CEO profile, Larry Page: Anything Imagined Is Doable

Since 2001, Google has become a verb, a noun and a byword for global knowledge access. In 2020, more than 120bn enquiries are punched into search bars every month.

That number is still growing, and the ubiquitous search engine, at last count, had indexed some 60tn web pages. Rival services such as Microsoft’s Bing and Yahoo! are busy too, but don’t come close in terms of traffic.

Google co-founders Larry Page and Sergey Brin have become media barons who make the late William Randolph Hearst look like a small-time operator. Convinced that information should flow unimpeded from generator to user — accessible to all and free of charge — Google has found a way to appropriate nearly everything not firmly bolted to copyright law.

Larry Page

Page, “a nerdy kid” from East Lansing in Michigan, distilled the mathematical properties of the-then still novel world of the Internet. He found that mathematics provided the key to the seamless dissemination of information, creating order in what otherwise would remain a chaotic jumble of data.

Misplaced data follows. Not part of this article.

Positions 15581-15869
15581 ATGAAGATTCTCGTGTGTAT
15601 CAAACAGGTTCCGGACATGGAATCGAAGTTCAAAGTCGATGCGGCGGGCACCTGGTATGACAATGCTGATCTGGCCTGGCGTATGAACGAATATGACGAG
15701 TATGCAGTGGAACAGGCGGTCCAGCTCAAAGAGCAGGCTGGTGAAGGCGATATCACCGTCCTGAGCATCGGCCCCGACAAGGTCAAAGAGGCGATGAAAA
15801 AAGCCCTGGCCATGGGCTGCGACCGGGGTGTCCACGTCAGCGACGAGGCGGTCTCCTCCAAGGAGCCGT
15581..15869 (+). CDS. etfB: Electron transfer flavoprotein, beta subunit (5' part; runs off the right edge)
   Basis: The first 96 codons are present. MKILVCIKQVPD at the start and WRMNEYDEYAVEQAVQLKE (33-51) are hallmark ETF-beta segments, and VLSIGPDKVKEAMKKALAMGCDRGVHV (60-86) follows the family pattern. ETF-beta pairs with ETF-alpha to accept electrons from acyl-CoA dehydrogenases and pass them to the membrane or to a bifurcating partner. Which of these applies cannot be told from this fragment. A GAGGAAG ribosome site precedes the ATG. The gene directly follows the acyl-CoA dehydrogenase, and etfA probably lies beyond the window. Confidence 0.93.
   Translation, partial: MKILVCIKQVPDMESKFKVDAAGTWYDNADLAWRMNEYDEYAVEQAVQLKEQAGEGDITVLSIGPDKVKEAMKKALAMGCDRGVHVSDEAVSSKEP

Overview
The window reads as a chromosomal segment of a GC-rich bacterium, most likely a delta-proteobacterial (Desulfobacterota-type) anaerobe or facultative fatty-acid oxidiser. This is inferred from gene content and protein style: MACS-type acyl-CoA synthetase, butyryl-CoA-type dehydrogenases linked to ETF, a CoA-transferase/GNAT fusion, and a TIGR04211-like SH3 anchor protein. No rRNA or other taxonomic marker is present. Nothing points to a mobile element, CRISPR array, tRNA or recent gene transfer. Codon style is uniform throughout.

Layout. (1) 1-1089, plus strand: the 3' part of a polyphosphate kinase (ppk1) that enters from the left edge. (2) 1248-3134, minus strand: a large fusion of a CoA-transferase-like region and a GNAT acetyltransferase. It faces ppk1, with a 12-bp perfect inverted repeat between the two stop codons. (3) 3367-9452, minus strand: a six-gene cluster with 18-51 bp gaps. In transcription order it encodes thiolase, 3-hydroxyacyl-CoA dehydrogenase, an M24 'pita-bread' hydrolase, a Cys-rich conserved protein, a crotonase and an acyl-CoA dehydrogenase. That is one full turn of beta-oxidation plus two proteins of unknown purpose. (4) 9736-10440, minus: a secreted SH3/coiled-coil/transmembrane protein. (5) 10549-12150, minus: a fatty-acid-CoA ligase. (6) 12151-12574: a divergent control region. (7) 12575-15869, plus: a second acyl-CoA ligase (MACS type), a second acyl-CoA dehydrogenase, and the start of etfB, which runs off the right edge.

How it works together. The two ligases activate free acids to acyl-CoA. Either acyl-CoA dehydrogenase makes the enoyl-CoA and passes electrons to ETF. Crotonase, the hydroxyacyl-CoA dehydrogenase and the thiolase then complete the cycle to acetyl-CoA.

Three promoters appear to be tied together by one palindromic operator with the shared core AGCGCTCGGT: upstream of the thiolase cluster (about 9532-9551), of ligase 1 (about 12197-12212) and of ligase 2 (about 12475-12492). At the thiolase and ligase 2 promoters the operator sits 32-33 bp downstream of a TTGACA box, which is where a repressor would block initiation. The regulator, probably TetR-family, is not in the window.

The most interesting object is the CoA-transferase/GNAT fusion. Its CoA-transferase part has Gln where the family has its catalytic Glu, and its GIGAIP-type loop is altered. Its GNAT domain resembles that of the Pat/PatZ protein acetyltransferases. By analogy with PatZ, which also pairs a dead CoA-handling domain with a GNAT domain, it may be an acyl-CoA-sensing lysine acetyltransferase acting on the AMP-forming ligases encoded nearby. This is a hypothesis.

Page and Brin set up shop in the garage of a friend’s suburban home in Menlo Park, California. With servers cobbled together from cheap computer parts, Google was soon processing around 10,000 queries per day via a database containing around 75 million indexed web links.

Google had its corporate mission: to organise all of the world’s information and make it universally available.

Mindful of the maxim that fortune favours the brave, Page and Brin adopted a “Think Big” attitude, and developed a unique management style. Engineers were put in charge of the company — with a mandate to speed up things.

Page refused to interfere with staff and their pursuits. However esoteric, Google employees were – and are – encouraged to explore ideas and hunches. However, before long the company had become too large a corporate entity to be managed by one engineer.

Page caved in to investor demand and entrusted his creation to a professional manager. He carved for himself a managerial niche with a final say over new hires and overall direction. And he hired only the most brilliant of engineers.

Nikola Tesla is Page’s hero. He drew from Tesla that bright ideas are not enough: they need to be properly commercialised. Page prefers to base his social interactions on the strength of the argument, regardless of collateral damage. This has helped him keep a clarity of focus which has made Google into the global behemoth it is today.

Page still looks for new ways to shape Google’s future. There is never a shortage of ideas in his mind. There is no shortage of cash, either, which helps.

In 2012, Larry Page told a group of investors: “Anything you can imagine probably is doable. You just have to imagine it and work on it.”

He keeps doing just that.